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Is Pay-As-You-Drive Insurance a Better Way to Reduce Gasoline than Gasoline Taxes?

  • Parry, Ian


    (Resources for the Future)

Gasoline taxes are widely perceived as the most efficient instrument for reducing gasoline consumption because they exploit all behavioral responses for reducing fuel use, including reduced driving and improved fuel economy. At present, however, higher fuel taxes are viewed as a political nonstarter. Pay-as-you-drive (PAYD) auto insurance, which involves replacing existing lump-sum premiums with premiums that vary in proportion to miles driven, should be more practical, since they do not raise driving costs for the average motorist. We show that when impacts on a broad range of motor vehicle externalities are considered, PAYD also induces significantly higher welfare gains than comparable gasoline tax increases, for fuel reductions below 9%. The reason is that under PAYD, all of the reduction in fuel use, rather than just a fraction, comes from reduced driving; this produces a substantial additional efficiency gain because mileage-related external costs (especially congestion and accidents) are relatively large in magnitude.

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Paper provided by Resources For the Future in its series Discussion Papers with number dp-05-15.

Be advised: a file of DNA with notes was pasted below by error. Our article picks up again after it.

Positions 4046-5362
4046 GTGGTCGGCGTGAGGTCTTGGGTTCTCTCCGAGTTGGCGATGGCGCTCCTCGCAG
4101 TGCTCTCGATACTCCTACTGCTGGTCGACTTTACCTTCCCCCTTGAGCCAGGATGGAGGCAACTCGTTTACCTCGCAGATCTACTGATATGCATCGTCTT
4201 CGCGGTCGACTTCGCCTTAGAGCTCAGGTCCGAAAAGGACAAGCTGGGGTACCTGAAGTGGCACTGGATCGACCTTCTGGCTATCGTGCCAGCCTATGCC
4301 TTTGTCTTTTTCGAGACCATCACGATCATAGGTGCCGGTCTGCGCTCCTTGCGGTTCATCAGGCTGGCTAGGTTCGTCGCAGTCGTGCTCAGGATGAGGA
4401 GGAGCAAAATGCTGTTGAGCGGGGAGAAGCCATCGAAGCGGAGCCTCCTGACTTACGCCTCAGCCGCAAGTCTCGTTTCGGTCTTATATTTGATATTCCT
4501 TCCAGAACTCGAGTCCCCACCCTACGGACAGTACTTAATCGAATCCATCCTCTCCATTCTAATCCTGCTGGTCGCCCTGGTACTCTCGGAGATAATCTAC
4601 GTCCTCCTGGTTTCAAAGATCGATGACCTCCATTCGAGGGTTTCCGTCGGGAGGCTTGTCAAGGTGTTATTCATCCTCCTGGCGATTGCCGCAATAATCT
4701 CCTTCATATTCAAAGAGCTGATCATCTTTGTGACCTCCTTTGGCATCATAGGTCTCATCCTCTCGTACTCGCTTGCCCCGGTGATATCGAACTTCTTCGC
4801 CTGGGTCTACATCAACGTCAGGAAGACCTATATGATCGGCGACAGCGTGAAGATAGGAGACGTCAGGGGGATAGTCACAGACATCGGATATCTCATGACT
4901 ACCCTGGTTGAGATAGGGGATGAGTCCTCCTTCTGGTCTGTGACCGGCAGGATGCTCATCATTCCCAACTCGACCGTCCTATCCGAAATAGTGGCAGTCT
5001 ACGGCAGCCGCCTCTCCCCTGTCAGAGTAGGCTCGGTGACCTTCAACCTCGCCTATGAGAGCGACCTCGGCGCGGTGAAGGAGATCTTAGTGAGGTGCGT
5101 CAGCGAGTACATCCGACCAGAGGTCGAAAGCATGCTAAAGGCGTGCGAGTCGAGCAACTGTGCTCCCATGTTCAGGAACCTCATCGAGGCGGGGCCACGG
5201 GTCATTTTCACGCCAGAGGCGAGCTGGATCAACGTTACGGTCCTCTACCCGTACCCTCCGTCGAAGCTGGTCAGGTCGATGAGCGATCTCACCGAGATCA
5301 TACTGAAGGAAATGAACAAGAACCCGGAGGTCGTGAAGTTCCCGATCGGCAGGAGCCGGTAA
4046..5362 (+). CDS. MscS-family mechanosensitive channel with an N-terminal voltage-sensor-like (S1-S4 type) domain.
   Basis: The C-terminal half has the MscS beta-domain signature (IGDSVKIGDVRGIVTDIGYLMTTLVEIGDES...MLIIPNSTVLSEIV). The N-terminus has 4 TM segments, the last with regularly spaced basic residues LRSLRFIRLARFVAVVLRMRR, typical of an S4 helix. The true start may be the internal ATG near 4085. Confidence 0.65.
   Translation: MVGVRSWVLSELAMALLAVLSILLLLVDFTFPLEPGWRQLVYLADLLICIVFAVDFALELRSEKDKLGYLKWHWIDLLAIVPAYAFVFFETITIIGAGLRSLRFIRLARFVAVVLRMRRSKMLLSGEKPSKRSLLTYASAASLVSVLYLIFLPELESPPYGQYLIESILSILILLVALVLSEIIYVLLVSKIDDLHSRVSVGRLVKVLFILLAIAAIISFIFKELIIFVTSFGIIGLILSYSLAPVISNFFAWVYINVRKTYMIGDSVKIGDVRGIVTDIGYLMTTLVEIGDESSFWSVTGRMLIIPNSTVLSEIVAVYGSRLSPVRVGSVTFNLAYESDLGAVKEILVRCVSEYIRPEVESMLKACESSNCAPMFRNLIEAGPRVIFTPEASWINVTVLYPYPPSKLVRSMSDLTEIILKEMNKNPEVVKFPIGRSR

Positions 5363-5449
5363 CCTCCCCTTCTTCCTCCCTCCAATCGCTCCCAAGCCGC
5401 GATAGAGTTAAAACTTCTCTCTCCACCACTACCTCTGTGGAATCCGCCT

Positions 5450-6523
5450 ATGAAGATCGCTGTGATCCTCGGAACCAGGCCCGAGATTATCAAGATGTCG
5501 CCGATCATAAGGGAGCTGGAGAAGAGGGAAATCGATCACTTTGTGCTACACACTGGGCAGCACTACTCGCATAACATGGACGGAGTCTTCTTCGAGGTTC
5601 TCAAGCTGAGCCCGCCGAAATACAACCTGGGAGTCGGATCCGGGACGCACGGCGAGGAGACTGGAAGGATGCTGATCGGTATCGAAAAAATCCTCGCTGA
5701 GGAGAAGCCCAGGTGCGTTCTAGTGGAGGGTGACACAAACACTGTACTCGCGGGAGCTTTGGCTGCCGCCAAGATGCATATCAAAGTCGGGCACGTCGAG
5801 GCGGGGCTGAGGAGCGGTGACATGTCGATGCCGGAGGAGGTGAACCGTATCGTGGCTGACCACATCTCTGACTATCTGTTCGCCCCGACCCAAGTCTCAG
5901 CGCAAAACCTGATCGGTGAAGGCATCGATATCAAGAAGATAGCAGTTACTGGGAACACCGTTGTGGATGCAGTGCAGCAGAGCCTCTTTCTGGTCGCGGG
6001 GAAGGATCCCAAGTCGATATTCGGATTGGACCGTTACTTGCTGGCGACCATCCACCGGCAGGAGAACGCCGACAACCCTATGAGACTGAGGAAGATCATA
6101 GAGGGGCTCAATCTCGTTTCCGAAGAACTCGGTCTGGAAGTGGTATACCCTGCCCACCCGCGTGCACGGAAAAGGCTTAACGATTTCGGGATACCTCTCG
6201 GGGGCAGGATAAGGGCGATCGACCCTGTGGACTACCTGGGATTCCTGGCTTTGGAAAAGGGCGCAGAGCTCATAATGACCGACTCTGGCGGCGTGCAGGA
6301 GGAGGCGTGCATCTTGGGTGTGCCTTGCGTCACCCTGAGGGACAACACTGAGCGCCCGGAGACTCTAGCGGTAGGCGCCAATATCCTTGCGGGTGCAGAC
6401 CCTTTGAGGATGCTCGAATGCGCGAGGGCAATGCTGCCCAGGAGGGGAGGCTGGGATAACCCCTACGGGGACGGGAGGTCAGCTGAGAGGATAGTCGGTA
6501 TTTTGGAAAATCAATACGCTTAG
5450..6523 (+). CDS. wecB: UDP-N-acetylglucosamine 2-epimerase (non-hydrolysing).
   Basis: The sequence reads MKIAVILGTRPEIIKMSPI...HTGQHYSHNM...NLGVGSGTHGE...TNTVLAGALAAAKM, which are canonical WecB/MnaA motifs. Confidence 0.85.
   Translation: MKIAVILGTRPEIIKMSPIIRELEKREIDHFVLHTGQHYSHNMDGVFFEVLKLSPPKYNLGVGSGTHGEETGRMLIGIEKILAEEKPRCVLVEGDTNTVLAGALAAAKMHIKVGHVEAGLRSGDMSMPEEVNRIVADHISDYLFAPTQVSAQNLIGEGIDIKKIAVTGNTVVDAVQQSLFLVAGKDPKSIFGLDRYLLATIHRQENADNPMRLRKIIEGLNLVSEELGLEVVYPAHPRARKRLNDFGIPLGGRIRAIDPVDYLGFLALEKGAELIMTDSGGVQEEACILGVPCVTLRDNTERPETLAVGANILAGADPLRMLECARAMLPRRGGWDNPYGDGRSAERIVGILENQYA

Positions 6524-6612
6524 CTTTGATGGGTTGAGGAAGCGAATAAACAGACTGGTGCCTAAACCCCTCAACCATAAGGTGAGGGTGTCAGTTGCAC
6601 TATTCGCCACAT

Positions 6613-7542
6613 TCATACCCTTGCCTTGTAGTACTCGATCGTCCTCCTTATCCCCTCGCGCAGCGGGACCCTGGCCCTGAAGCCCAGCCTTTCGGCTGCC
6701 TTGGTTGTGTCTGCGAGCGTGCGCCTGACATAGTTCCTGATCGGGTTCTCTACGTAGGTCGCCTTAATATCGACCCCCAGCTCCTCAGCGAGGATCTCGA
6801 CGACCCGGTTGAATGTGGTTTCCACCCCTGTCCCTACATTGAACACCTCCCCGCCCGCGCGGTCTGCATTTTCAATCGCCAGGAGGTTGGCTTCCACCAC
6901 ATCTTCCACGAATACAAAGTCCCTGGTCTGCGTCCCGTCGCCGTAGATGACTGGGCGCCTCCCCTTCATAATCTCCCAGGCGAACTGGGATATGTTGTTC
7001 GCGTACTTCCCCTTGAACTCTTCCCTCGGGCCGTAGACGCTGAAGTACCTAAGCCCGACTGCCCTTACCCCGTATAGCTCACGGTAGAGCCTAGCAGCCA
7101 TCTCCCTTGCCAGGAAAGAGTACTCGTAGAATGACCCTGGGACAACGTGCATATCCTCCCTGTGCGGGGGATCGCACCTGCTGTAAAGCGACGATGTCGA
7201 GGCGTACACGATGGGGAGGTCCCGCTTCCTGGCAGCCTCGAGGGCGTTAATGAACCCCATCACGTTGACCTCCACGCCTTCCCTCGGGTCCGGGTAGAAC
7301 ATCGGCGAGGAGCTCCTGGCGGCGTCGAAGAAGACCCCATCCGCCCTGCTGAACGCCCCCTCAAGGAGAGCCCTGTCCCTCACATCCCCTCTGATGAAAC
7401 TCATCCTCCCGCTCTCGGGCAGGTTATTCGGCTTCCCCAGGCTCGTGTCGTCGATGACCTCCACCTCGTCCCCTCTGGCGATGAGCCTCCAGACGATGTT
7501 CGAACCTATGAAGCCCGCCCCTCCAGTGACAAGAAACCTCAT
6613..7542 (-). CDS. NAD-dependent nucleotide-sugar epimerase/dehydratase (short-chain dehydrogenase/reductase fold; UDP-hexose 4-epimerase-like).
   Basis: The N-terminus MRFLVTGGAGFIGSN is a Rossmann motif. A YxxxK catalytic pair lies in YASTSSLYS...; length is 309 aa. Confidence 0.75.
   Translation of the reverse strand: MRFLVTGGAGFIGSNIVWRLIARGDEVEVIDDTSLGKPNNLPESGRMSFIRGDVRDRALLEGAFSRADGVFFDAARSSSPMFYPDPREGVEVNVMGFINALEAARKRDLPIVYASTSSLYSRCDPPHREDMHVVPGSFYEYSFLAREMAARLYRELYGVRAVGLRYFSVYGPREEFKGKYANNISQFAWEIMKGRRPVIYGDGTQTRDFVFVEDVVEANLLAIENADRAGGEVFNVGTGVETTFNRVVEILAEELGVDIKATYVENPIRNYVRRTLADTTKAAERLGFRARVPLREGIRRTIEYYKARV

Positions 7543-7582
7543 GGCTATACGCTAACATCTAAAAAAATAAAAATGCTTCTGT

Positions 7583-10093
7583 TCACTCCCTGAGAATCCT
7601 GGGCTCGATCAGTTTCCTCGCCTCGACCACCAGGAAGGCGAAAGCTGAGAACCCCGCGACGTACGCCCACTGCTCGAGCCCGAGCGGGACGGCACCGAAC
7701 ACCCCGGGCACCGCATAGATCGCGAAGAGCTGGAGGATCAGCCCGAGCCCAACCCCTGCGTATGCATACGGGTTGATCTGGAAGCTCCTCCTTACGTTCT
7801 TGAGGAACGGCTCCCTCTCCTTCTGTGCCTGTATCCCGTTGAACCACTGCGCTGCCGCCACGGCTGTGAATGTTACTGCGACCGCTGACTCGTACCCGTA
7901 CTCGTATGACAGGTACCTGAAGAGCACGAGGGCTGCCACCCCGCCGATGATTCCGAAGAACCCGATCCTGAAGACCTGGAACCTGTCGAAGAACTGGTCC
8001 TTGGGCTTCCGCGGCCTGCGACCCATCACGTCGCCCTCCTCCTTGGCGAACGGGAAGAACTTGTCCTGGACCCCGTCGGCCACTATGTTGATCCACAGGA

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Date of creation: 20 Apr 2005
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Handle: RePEc:rff:dpaper:dp-05-15
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  1. Aaron S. Edlin & Pinar Karaca-Mandic, 2004. "The Accident Externality from Driving," Public Economics 0401003, EconWPA.
  2. Aaron S. Edlin., 1999. "Per-Mile Premiums for Auto Insurance," Economics Working Papers 99-262, University of California at Berkeley.
  3. Parry, Ian, 2003. "Comparing Alternative Policies to Reduce Traffic Accidents," Discussion Papers dp-03-07, Resources For the Future.
  4. Shirley, Chad & Winston, Clifford, 2004. "Firm inventory behavior and the returns from highway infrastructure investments," Journal of Urban Economics, Elsevier, vol. 55(2), pages 398-415, March.
  5. Greene, David L., 1991. "A note on OPEC market power and oil prices," Energy Economics, Elsevier, vol. 13(2), pages 123-129, April.
  6. Parry, Ian & Small, Kenneth, 2002. "Does Britain or the United States Have the Right Gasoline Tax?," Discussion Papers dp-02-12-, Resources For the Future.
  7. Parry, Ian & Fischer, Carolyn & Harrington, Winston, 2004. "Should Corporate Average Fuel Economy (CAFE) Standards Be Tightened?," Discussion Papers dp-04-53, Resources For the Future.
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